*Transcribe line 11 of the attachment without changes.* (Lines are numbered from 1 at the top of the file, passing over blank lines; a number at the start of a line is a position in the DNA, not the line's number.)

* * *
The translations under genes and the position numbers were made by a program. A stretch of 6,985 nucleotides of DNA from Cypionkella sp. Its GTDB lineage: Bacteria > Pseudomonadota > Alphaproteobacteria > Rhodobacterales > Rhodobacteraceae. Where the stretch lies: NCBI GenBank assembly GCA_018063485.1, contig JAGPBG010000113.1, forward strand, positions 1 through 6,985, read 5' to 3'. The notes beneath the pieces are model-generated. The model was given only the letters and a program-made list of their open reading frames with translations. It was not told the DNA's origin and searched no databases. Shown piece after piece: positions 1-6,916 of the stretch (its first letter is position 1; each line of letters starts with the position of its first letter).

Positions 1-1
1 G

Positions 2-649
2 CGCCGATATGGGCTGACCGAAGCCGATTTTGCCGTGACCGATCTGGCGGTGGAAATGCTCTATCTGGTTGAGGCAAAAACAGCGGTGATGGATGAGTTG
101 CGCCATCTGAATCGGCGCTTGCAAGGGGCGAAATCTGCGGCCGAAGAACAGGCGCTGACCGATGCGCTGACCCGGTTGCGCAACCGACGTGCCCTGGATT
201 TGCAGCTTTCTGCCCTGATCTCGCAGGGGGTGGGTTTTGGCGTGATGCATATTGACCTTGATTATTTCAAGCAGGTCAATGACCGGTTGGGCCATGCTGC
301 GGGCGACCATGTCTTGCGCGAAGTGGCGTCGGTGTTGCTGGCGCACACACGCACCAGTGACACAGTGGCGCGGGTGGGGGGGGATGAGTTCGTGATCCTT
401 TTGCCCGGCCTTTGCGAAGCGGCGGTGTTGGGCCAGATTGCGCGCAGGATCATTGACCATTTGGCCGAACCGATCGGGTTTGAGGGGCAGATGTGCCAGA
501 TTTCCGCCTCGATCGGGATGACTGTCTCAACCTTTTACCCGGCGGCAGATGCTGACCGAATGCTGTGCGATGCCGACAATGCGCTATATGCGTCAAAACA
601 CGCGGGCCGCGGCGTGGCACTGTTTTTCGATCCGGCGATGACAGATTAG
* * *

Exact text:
601 CGCGGGCCGCGGCGTGGCACTGTTTTTCGATCCGGCGATGACAGATTAG